ASCSU votes to allow religious group senate seats, plans to further define Diversity Bill

Rachel Telljohn

The Associated Students of Colorado State University created a new senate seat for a religious organization Wednesday night, but the seat highlights ongoing issues with the controversial Diversity Bill passed last semester.

The Multi-Faith and Belief Student Council may get one senator seat and one associate senator seat in the student organization, but the senate body will have to vote on the amendment again after winter break due to a constitutional requirement that all amendments be approved twice before passing.

ASCSU opted to amend their constitution to include the Multi-Faith and Belief Student Council in the groups represented in senate, rather than using what many senators in the body consider a flawed petition process.

The Diversity Bill, passed at the end of last spring, created seats for historically underrepresented groups in the senate body. In order to provide means to other groups in the future that may want a seat, the bill lays out broad instructions for groups to petition, and then be approved by a 2/3 vote.

“(The) petition process has been kind of one of the biggest issues,” said Mike Lensky, vice president of ASCSU. “(Myself and Edward Kendall, speaker pro tempore,) think that there are a lot of logistics that go into this.”

Last week, a bill that would remove the petition process in order to appoint senators failed.

“This petition process has a legal liability in future time and would help to correct that,” Chairman PJ Seel said at last week’s senate meeting.

This week, a motion to reconsider the bill to remove the petition process was passed on the first constitutional amendment vote, so it too is waiting for a second vote after the winter break.

Despite concern of legal liability, Vice President of ASCSU, Mike Lensky, assured the body Wednesday night that they are not currently facing any legal issues. However, Lensky spoke at length to the senate about the work ahead of the body.

“The whole point of this bill (is that) voices that aren’t heard in this body be represented. We want everyone in here,” Lensky said. “We need to propose a bill to define (the diversity bill and petition process). The bill needs to be clarified … so that we can hear those voices.”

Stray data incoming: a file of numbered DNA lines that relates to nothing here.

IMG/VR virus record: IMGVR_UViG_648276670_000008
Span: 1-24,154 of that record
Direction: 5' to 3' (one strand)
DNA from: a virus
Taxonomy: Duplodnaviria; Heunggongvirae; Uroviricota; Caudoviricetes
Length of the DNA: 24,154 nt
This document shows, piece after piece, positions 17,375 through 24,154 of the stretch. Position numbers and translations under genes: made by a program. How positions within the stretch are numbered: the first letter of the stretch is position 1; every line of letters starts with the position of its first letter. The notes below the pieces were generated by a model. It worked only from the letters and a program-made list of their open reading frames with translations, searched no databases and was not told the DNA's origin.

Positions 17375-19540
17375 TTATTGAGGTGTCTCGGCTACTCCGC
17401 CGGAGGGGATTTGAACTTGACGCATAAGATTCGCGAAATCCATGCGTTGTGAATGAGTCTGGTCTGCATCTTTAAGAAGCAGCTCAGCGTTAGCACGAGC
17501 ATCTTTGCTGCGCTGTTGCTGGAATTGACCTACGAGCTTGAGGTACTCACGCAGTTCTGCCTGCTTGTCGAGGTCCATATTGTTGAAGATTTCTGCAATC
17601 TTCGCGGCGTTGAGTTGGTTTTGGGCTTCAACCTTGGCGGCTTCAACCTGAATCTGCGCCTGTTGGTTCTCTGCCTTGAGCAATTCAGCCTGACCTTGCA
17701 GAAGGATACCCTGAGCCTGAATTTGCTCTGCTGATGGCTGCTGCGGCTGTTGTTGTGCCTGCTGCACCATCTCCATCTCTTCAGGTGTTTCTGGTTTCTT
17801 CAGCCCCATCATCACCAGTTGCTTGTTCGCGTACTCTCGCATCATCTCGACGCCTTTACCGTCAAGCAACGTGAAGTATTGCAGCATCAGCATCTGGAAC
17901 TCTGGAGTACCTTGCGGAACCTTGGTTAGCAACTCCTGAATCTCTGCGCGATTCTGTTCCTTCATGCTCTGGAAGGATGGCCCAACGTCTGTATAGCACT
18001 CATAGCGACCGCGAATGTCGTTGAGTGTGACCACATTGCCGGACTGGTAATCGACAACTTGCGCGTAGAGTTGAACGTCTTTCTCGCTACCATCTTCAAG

There was discussion surrounding the history of the petition process.

“Senators spoke out against the bill and that is partly why the petition process came about. It was a way of compromising. Clearly, it was not the best method that could come of it,” Senator Lawrence Horowitz said.

Historically underrepresented, currently represented

Lensky explained to the senate that the first step is determining definitions for words and phrases used within the Diversity Bill.

“Currently, we don’t have a definition (of what historically underrepresented means),” Lensky said.

Using the definition for historically oppressed or marginalized groups will not work for what ASCSU needs within the legislation and the senate body, according to Lensky.

There is also a need for a definition of what it means to be currently represented within ASCSU.

“Even though the department (or SDPS office) is being represented, an organization may not feel like they’re being represented,” Lensky said.

Questions surrounding petition process

General issues raised regarding the petition process included the collection of signatures, the timeline for the petition and the ability to validate those petitioning as students.

There is a possibility for the Directory of Diversity to be the person to manage the signatures collected for the petition, but it was among a list of items Lensky encouraged the senate to consider.

Lensky advocated for a petition process that would verify those petitioning as a student, but without taking too much information about that student. In regard to the timeline for a petition, Lensky mentioned that the election process is given two and half weeks, and that the petition process could be given the same, but that there is also the option for a year-round timeline.

No petition process existed, or was needed, when the bylaws were written, according to Lensky.

Currently, a two-thirds vote is required to pass a petition. It is unclear if the two-thirds vote is required of the senate, of the general body or of something else entirely. Also, it is not specified whether the vote is to be a yes or no vote or a confidence vote.

Timeline

Lensky asked the general senate body to research definitions and potential solutions over the upcoming winter break. Within the first weeks back during spring semester, legislation will be written in order to create a petition process and answer any questions. Before ASCSU elections, the plan is to push the petition out to interested organizations.

“We’ve been asking these questions all semester. Now it’s on to us as a whole to come up with a solution,” Lensky said.

Collegian reporter Rachel Telljohn can be reached at news@collegian.com or on Twitter @racheltelljohn.